On a thread entitled  The State of the Onion, a Report on Poets.org, Poets.net hosted a discussion of recent events at Poets.org that involved some controversial departures similar to those on The Poetry Foundation’s own Blog:Harriet.

Thomas Brady had just completed a two month long debate with Poets.org’s leading critic and administrator, Kaltica, resulting in the most popular thread Poets.org had ever hosted. Called  On Aspiring Writers Becoming Successful Writers, it involved 259 replies and 72829 views, Indeed, Poets.org experienced a flowering during the time of Thomas Brady’s participation that it has never been able to recapture, anymore than Blog:Harriet has — the heart simply went out of both sites when they were unable to sustain a more passionate and independent sort of dialogue. All that remains without such engagement is desultory, I-score-you-score chit-chat  [click here or  click hereand on this latter, has anything changed a whole year later?].

It’s important to emphasize that Thomas Brady decided to leave Poets.net voluntarily. He never felt comfortable there, and couldn’t express what was on his mind without sneers and threats from the management and its clique of supporters who obviously felt threatened by him. I myself, on the other hand, was summarily axed, and as mysteriously as on Blog:Harriet. Indeed, I seem to lack friends in high poetry places. And the sad part is that that’s only partly a joke — because my story proves that there are, in fact, special interests in very high poetry places!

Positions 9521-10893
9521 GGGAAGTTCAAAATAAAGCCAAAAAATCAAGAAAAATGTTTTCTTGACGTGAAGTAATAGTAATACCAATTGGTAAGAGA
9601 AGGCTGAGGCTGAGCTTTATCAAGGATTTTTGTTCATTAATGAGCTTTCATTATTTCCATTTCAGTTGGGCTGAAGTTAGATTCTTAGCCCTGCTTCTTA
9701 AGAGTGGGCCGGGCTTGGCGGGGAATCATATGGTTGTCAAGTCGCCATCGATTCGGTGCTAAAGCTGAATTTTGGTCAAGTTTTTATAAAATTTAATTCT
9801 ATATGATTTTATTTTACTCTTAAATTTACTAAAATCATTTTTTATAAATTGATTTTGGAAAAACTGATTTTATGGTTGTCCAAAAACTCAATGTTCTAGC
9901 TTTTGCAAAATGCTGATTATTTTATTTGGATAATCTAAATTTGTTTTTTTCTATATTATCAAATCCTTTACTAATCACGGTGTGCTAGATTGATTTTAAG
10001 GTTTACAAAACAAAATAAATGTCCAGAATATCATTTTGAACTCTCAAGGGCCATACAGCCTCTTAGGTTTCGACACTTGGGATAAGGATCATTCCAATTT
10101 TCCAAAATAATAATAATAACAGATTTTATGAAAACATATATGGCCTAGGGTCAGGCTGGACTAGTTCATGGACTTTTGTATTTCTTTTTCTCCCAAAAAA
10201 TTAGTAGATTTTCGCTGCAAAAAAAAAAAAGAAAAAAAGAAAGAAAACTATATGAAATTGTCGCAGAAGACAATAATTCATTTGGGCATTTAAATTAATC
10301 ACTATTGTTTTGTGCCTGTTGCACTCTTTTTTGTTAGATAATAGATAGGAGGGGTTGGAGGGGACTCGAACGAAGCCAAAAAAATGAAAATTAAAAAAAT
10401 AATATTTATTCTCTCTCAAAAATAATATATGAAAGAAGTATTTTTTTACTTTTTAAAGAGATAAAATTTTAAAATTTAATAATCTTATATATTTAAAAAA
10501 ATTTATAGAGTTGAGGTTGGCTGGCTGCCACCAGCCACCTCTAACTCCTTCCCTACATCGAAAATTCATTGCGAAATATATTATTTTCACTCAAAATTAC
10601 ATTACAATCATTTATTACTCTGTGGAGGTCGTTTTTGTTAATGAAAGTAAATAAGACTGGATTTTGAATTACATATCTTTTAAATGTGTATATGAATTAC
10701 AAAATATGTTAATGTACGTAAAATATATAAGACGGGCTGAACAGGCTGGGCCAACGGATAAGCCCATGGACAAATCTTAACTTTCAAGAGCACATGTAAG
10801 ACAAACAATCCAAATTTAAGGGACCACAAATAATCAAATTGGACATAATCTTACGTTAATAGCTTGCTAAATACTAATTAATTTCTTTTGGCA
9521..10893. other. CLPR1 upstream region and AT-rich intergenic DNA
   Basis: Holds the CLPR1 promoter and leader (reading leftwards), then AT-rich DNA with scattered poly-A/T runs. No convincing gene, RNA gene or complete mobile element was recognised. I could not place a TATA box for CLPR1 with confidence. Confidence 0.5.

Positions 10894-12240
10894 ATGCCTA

The State of the Onion: A Report on Poets.org — a fascinating piece of on-line skull-duggery, and some of the revelations are startling.

It’s important to notice that Thomas Brady’s last post is dated June 14th, 2008, and that this Report was compiled on September 17th, 2008. When you look at the statistics of “Visits” and “Replies” on the 1st page, you can calculate how little had transpired in those three intervening months.

Finally, Thomas Brady goes by the name of TomWest on Poets.org, and I’m A Commoner. On Poets.net, Thomas Brady is Monday Love, Kaltica is Pirvaya, and I’m still A Commoner.

Christopher Woodman

A POET, A WOMAN WITHOUT MORALS, A MAN, OR AN ACTOR?

Eavesdropping Not On Harriet but on Scarriet:

THOMAS BRADY:
It’s one thing to practice free love, it’s another thing to adorn one’s free love lifestyle with all sorts of ‘religious’ and ‘artistic’ allowances. A rogue without money remains a mere rogue, but a rogue with money and publishing credentials is a wonder and an inspiration and seduction which very few can resist, the pot of gold at the end of the pyramid scheme. [click here — we tend to do this on Scarriet!]

CHRISTOPHER WOODMAN:
The greatest novel ever written about this “rogue with money” is called Quartet (London, 1928) by most people though it was also published a year later in America as Postures (New York, 1929) — good title, too, but much too obvious. The author was a very great artist and knew how to let us figure that out for ourselves, even if her more naive American editors didn’t quite trust her — I mean, they were queuing up for hand-outs on the Bowery as well as in the Academy!